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What Is XDoclet?

When teaching new computer science students, one of the most important issues in software development I try to get across is the need to document the code. There must be some defect in the documentation gene when software engineers are created, because no matter how hard this topic is pounded, nobody seems to get it right. In an attempt to help with the defective gene, Java architects chose to provide the technology of self-documenting code within the language itself and provide the tools for building much of the needed documentation. This technology is called Javadoc, and we need to explore it before looking at XDoclet. Of course, no code is self-documenting without the software engineer providing the necessary tags within the code, but that's another story. Javadoc is a technology in which defined attributes are placed in comment blocks of the code in order to provide a processor app with information about the code itself. Consider this example:

/**
 * The JavaHelpMe class has been documented * using multiple lines of comments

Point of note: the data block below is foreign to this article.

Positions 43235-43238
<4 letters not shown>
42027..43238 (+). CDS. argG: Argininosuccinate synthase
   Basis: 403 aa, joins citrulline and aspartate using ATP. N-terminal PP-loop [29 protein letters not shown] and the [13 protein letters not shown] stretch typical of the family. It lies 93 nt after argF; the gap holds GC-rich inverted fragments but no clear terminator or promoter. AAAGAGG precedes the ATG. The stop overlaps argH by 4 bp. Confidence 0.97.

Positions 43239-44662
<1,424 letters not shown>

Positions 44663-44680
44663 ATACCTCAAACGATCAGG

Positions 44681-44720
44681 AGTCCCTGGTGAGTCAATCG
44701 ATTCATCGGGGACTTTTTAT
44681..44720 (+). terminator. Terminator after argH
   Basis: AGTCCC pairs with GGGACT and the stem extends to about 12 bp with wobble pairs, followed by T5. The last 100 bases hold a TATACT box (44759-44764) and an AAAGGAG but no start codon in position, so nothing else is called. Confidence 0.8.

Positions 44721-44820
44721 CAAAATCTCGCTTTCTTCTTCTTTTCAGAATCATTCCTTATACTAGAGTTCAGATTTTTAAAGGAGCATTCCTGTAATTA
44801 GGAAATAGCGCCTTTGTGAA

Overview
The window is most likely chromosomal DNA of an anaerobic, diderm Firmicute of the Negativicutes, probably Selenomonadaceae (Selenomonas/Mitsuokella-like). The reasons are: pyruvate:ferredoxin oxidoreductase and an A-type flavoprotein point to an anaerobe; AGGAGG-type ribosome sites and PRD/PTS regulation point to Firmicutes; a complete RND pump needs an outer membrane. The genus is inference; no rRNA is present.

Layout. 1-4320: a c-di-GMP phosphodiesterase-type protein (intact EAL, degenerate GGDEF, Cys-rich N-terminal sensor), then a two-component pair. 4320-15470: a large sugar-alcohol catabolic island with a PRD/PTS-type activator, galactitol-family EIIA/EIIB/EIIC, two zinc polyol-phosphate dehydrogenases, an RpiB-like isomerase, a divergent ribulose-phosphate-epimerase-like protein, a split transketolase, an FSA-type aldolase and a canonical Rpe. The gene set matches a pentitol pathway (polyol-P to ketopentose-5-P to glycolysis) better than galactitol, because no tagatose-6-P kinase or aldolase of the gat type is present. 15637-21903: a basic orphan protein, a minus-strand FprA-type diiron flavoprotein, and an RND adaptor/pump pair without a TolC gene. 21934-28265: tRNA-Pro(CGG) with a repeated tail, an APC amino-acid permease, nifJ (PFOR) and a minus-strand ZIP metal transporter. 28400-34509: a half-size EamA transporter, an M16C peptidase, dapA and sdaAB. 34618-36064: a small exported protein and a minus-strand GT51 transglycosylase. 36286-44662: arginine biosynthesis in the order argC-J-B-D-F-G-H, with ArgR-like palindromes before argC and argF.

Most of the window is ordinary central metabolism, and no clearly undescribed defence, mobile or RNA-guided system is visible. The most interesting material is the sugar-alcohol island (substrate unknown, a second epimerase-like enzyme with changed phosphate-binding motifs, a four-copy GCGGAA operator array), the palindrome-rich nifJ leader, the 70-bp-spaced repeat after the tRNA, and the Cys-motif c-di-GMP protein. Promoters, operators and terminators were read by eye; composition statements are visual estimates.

*/
public class JavaHelpMe {
}


Here we have a simple class with a comment block used to describe the class. All of the text between the beginning /* and the closing / symbols will be ignored by the Java compiler and left for the reader of the code or Javadoc. The comment blocks can be found on many of the language constructs, as we see here:

/**
 * The JavaHelpMe class has been documented * using multiple lines of comments
 */
public class JavaHelpMe {
 /** a method comment */ public int returnHelpO {
 }
}


Of course, these comments blocks aren’t anything new because we used the same type of construct when we wrote our C code; at least we were suppose to comment that code. The Javadoc technology adds to the comment blocks using tags and tag descriptions. For example:

/**
 * The JavaHelpMe class has been documented * using multiple lines of comments
 * @see com.my.class
 */
public class JavaHelpMe {
 /** a method comment * @return int value
 */ public int returnHelpO {
 }
}


In this example, we've added two Javadoc tags, @see and @return. Each of these tags will be processed by Javadoc and specific actions taken when encountered. In the case of the @see, additional output will be added to the description of the class like this:

See Also: class


where class is a link to another Javadoc page.

There are countless more Javadoc tags that can be found at http://java.oracle.com/j2se/javadoc/. By using the Javadoc tags, the code can basically self-document as long as the developer uses the tags and provides comment blocks. So, getting to our point of this section, XDoclet is a technology that uses tags in the same manner as Javadoc, but instead of producing help files, the XDoclet system produces code.


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